Need for safety

But these school or district-level efforts have been either limited to states with existing gender identity protections (like California) or have been overturned by school board or state action.

This is why Obama’s directive was so important. Regardless of where a student lived or attended school, it provided students with legal protection.

Without the directive, and despite DeVos’ assurances, bathroom options will be limited for many transgender students.

Either they have to travel quite a distance to get to the nearest single-stall gender-neutral bathroom, or just “hold it in.”

Such options have clear drawbacks and health risks. Urinary tract infections, depression and even suicide could be among them.

One study of transgender individuals found that over 60 percent of participants who had experienced some form of bathroom exclusion had attempted suicide – a rate far higher than among respondents who had experienced no constraints on bathroom use.

Signage outside a restroom at 21c Museum Hotel in Durham, North Carolina, May 12, 2016. AP Photo/Gerry Broome, File

Importantly, the risks of physical and verbal assault – as well as the attendant risks of depression and suicidality – are present even when a transgender student uses the bathroom that matches his or her birth-assigned gender.

When students who, in every visible way, present as their identified gender are forced to use bathrooms that match their biological genders, reactions are strong. Payton McGarry, a transgender male, describes being “screamed at, pushed, shoved or even slapped” when he used the women’s restroom after he began to develop male attributes.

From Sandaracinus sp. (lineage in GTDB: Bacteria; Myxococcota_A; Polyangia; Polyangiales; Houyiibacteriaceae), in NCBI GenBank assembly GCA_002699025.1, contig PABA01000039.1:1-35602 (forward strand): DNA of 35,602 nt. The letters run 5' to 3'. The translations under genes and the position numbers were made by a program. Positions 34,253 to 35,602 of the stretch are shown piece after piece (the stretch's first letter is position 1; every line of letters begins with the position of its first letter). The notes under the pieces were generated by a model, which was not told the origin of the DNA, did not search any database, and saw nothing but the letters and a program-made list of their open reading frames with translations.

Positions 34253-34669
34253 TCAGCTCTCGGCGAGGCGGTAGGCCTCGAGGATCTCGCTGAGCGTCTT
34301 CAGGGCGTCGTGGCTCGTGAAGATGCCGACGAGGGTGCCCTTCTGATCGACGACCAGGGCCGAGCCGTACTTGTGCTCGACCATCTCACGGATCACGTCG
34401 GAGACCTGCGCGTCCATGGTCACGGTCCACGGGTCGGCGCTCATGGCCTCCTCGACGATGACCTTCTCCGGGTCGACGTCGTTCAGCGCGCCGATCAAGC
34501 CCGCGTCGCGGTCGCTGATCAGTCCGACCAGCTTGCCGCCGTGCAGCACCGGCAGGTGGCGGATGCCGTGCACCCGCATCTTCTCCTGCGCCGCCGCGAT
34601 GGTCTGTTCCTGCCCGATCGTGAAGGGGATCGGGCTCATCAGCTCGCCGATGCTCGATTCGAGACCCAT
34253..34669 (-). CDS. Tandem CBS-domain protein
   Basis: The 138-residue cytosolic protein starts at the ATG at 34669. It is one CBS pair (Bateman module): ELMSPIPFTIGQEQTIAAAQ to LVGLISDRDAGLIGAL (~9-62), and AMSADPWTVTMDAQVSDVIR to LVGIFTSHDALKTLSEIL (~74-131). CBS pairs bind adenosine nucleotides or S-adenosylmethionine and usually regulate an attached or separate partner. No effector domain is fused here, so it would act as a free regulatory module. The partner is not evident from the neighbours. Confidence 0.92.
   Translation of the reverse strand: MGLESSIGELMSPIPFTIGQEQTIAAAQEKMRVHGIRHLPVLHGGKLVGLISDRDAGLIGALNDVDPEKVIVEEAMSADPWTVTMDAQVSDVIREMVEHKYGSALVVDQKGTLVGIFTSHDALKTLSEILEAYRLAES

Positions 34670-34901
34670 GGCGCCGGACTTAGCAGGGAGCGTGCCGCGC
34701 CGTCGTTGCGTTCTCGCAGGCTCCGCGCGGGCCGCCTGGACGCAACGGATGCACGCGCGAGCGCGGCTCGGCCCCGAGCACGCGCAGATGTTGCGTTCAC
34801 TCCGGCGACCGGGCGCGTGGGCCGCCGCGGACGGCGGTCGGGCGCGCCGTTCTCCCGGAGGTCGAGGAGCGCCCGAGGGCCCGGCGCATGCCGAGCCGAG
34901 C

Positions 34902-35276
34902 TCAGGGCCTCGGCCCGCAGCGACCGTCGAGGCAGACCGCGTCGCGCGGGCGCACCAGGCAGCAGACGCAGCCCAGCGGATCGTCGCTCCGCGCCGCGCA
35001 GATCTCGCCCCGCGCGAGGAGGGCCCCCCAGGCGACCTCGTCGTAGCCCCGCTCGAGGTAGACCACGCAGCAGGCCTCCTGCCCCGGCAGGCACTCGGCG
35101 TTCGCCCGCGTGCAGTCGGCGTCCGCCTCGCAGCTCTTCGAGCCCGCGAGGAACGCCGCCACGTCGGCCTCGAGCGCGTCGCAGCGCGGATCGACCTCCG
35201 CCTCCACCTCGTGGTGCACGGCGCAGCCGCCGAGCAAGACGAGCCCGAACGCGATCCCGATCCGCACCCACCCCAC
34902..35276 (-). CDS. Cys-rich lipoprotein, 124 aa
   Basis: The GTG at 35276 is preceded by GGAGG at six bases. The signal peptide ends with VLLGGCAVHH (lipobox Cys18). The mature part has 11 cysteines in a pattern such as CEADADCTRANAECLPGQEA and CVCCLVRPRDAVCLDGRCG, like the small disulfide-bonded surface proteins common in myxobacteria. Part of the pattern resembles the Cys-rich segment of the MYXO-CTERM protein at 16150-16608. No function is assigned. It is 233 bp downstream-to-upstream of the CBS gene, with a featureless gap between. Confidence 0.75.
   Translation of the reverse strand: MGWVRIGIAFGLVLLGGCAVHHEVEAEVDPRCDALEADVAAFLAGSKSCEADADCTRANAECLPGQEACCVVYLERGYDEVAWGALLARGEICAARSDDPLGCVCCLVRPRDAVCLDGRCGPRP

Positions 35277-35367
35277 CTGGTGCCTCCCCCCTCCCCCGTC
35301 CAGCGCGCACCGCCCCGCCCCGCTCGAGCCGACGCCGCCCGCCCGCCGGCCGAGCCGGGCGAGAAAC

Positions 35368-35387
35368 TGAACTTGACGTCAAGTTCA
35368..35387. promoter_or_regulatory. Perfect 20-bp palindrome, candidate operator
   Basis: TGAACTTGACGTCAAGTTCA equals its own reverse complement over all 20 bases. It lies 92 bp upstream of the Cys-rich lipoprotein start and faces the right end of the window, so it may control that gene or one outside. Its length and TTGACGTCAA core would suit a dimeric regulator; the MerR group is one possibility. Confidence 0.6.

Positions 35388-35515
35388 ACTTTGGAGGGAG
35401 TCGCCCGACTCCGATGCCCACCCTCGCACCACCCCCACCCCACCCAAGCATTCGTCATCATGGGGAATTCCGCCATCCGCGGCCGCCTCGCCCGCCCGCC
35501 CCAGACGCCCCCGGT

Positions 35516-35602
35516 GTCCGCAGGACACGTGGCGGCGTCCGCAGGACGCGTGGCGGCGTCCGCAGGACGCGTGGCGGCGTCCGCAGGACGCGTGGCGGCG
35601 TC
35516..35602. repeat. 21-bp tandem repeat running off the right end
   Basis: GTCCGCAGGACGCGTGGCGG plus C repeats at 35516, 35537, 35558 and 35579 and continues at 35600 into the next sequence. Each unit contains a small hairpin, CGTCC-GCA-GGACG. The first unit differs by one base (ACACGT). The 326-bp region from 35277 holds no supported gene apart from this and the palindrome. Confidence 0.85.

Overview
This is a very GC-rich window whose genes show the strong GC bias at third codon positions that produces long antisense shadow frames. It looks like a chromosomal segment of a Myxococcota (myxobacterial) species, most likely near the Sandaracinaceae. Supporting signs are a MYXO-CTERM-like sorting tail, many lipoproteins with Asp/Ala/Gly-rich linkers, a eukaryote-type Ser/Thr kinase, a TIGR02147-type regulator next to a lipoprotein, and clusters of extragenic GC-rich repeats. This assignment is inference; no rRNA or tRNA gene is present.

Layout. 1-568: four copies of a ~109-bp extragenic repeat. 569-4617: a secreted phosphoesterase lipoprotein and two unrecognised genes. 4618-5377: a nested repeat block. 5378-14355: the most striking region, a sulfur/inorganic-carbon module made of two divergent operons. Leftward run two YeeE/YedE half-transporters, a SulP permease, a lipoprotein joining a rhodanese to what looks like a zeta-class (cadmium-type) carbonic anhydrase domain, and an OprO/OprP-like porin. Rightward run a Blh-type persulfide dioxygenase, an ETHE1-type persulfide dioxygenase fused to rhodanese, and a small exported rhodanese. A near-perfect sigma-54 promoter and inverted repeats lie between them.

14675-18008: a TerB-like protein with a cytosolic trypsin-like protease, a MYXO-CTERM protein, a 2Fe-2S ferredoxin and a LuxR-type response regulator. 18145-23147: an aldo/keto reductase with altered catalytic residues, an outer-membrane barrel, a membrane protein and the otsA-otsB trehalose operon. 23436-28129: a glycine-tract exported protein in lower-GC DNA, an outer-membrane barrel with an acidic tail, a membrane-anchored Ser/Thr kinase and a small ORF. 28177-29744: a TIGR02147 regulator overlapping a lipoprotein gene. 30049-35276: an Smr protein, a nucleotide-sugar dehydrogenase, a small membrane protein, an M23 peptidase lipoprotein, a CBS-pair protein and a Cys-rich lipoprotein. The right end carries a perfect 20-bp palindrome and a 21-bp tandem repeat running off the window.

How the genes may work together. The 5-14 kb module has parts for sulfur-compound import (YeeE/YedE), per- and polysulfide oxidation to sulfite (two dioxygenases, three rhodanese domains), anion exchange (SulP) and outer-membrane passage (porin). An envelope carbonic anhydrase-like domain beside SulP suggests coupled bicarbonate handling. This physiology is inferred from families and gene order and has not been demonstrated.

This leaves transgender individuals with no real public bathroom option. As Brynne Tannehill, a transgender woman, describes, you could use “the women’s room and probably be OK and break the law.” Or “you walk into the men’s room… and you stay and that immediately marks you as transgender.” In this instance, argues Tannehill, following the law is far riskier. “Last year, we had 22 or 23 trans women murdered.”

As a result, sometimes transgender college students see their best option as renting a house near campus so they can go home to use the bathroom.

Recent transgender hotline activity suggests that Trump’s actions have provoked fear among transgendered individuals and their allies. As news spread of his new directive, hotlines were flooded with calls. For instance, in January, Trans Lifeline received on average 139 calls per day. On Feb. 23, the lifeline fielded 379 calls. The crisis hotline has also seen a marked increase in “high severity calls” – those indicating “immediate crisis” – since Trump’s inauguration.

Legal groups like the American Civil Liberties Union (ACLU) are continuing their fight in court, arguing that these bathroom bills “push ugly and fundamentally untrue stereotypes that are based on fear and ignorance.”

For many, though, Trump’s decision to prioritize states’ rights means no bathroom options for trans students – especially in states that prohibit any local accommodation.

“Trans women are killed for using the men’s restroom, and they’re jailed for using the women’s restroom,” explains Tyler Beebe, a 27-year-old trans woman. “In the end, what choice do we have?”

Editor’s note: This is an updated version of an article first published on Nov. 19, 2016.